Links on this page are to individual finding aids. To search across all manuscript finding aids, please go to the Manuscript Collection Finding Aids page.
- Rough Log Book of the U.S.S. Kearsarge, 1901, MS 314
- The Rough Log Book of the U.S.S. Kearsarge is the product of a cruise from Woods Hole, Massachusetts to the Virginia Southern Drill Grounds off Hampton Roads in September 1901. The battleship's log consists of brief entries and enclosures noting course and speed, weather conditions, personnel status, communications, and duty performance.
- William Patrick Keeshan Papers, 1921-1935, MS 383
- William Patrick Keeshan served as a printer in the U.S. Navy. The collection consists of ephemera related to Keeshan's service, including discharge certificates, identity cards, and papers relating to the crossing the line ceremony. The U.S.S. Black Hawk (AD-9) and the U.S.S. Pittsburgh (Armored Cruiser No. 4) were among the vessels on which Keeshan served.
- George W. Kenyon Photograph Album, 1903-1905, MS 434
- George W. Kenyon was an officer in the United States Navy and a member of the United States Naval Academy Class of 1907. The Kenyon Photograph Album primarily depicts scenes of life at the Naval Academy during Kenyon's plebe year, as well as the 1904 summer practice cruise.
- Henry Mylin Kieffer Scrapbook, 1907-1911, MS 351
- Henry Mylin Kieffer was a graduate of the United States Naval Academy Class of 1912 and an officer in the U.S. Navy. The scrapbook, which spans from 1907 to 1911, focuses primarily on Kieffer's athletic, social, and religious activities while a midshipman at the Naval Academy.
- This collection is also available electronically in the USNA Digital Collections.
- Ernest J. King Papers, 1897-1981 (bulk 1897-1953), MS 437
- Ernest J. King was an admiral in the United States Navy and a member of the United States Naval Academy Class of 1901. The Ernest J. King Papers focus on King's time as a midshipman at the United States Naval Academy and the publication of Fleet Admiral King: A Naval Record following his retirement, while also offering a sample of his World War II era personal correspondence.
- Neville T. Kirk Papers, 1828-1988 (bulk 1870-1985), MS 457
- Neville T. Kirk was a professor in the Department of English, History, and Government at the United States Naval Academy. The Neville T. Kirk Papers span from 1828 to 1988, with a bulk of the material commencing after 1870 and ceasing in 1985. The papers are largely the product of Kirk's tenure as a professor in the Naval Academy's Department of English, History, and Government, and are composed of visual materials used by Kirk in the classroom, as well as other teaching aids and documentation of the operations of the Department of English, History, and Government and Kirk's activities therein.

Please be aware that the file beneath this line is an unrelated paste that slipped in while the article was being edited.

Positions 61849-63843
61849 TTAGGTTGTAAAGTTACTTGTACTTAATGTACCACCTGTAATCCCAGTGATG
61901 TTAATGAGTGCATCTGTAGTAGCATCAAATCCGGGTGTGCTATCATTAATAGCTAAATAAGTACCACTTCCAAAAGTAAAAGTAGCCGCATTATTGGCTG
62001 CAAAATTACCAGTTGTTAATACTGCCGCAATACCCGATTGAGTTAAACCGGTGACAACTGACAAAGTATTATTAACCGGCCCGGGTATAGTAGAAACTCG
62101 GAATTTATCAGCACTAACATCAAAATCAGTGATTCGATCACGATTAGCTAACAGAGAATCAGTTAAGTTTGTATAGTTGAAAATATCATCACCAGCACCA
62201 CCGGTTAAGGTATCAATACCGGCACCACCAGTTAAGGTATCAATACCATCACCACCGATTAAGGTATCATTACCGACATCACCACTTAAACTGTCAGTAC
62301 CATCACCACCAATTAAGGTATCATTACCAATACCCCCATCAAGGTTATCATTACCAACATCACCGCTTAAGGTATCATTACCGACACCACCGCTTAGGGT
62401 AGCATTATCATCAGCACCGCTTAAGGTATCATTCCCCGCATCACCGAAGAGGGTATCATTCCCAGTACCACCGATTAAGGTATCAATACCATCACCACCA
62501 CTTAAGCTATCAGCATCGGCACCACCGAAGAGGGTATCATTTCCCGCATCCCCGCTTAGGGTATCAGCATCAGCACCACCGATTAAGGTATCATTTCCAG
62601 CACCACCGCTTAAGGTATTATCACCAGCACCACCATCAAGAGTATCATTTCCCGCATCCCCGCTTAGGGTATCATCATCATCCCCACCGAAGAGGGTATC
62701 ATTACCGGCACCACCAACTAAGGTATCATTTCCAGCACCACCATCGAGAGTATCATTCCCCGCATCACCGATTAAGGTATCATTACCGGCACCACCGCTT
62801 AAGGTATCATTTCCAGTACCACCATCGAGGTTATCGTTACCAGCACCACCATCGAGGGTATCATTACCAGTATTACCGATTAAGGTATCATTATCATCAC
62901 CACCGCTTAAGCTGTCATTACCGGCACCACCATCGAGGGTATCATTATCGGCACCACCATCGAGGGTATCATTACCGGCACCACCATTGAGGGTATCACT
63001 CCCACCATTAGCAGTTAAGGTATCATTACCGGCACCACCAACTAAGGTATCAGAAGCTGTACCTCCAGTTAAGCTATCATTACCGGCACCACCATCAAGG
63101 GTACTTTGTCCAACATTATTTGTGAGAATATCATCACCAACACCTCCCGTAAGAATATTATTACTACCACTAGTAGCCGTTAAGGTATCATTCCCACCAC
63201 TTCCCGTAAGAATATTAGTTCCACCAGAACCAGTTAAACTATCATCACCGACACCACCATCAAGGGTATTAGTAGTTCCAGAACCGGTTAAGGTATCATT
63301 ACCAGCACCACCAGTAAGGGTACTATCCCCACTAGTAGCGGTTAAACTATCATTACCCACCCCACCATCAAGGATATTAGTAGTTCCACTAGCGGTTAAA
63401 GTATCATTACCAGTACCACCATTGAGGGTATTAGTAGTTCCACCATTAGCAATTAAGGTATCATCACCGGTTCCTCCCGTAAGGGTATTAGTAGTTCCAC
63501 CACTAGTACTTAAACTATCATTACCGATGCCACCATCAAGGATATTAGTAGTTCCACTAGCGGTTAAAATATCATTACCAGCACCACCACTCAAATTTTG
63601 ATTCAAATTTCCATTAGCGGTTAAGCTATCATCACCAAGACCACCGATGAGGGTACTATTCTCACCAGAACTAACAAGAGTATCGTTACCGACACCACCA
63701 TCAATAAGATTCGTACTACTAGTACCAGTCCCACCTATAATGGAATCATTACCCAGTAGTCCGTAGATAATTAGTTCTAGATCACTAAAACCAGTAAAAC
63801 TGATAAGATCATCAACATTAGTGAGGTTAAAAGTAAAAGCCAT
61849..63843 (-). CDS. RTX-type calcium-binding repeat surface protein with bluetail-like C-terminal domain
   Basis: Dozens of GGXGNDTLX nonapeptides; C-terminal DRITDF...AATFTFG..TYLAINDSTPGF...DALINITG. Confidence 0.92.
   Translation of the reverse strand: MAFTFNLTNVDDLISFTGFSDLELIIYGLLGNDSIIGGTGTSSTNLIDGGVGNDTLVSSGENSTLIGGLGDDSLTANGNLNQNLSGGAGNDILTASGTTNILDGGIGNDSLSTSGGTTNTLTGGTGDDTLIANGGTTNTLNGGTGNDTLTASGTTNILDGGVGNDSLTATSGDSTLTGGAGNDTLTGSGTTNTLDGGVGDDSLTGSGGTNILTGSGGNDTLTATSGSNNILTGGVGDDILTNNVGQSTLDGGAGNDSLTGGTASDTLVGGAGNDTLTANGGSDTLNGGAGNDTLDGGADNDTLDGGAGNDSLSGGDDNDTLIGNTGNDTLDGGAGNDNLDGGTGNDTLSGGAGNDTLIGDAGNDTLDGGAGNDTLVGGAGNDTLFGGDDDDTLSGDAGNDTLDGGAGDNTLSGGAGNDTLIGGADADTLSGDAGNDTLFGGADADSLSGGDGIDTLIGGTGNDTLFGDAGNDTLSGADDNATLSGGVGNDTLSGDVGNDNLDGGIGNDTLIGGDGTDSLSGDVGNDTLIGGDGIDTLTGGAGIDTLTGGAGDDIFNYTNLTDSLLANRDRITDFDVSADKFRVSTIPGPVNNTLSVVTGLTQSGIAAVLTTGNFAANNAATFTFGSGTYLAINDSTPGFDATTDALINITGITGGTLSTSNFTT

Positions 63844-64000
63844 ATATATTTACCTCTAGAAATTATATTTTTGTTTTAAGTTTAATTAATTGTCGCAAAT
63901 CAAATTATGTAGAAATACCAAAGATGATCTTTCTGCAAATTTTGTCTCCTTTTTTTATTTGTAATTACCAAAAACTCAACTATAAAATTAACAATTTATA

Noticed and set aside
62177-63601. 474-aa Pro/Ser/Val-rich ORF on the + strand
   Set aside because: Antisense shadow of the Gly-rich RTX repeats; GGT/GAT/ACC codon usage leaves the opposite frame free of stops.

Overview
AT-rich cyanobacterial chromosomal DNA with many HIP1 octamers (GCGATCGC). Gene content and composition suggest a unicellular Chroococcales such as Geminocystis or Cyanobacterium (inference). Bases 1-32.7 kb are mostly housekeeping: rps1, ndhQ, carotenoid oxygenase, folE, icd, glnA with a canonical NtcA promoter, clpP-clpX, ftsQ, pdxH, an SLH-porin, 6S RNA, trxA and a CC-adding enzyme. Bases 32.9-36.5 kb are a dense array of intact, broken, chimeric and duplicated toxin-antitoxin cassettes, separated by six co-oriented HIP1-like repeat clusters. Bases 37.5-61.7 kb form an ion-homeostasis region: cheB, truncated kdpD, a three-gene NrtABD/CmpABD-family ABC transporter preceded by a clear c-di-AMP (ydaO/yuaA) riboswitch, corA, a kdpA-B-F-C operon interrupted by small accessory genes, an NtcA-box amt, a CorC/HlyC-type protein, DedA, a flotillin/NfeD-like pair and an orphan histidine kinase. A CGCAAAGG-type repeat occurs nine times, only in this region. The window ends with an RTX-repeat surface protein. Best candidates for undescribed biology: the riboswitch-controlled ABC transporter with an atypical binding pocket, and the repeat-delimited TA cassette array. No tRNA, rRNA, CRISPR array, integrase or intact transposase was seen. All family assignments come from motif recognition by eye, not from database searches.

- Amin Kiwas Diary, 1928-1929, MS 297
- Amin Kiwas was an enlisted sailor in the United States Navy. The Kiwas Diary is the product of Kiwas' service aboard U.S.S. Lexington (Aircraft carrier : CV-2), noting ship activities, drills, exercises, ports visited, weather, shore leaves, and aviation operations.
- Fred T. Klemm Memoirs, 1950-1951, MS 355
- Fred T. Klemm was a member of the U.S. Marine Corps Reserve who served in World War II and the Korean War. Klemm's memoirs, entitled "My Great Adventure," offer a detailed account of the life of an enlisted United States Marine Corps machinist serving during the Korean War.
- Harry Shepard Knapp Papers, 1877-1924, MS 225
- Harry Shepard Knapp was an admiral in the United States Navy and a member of the United States Naval Academy Class of 1878. The Knapp Papers focus primarily on Knapp's time at the Naval Academy, mandatory sea service following graduation, and diplomatic mission to Haiti following his retirement.
- John H. Knowles Papers, 1864-1914, MS 382
- The collection consists mostly of Knowles's discharge papers and documents relating to a widow's pension for Mary A.E. Knowles. Knowles, a quartermaster aboard U.S.S. Hartford (sloop-of-war) during the Battle of Mobile Bay in 1864, is reputedly the man who lashed Admiral David G. Farragut to the ship's rigging at the request of Captain Percival Drayton, who feared Farragut might lose his balance or be wounded and fall. After the Civil War, Knowles served aboard training vessels at the U.S. Naval Academy.
- William de Koven Seamanship Notes, 1845, MS 42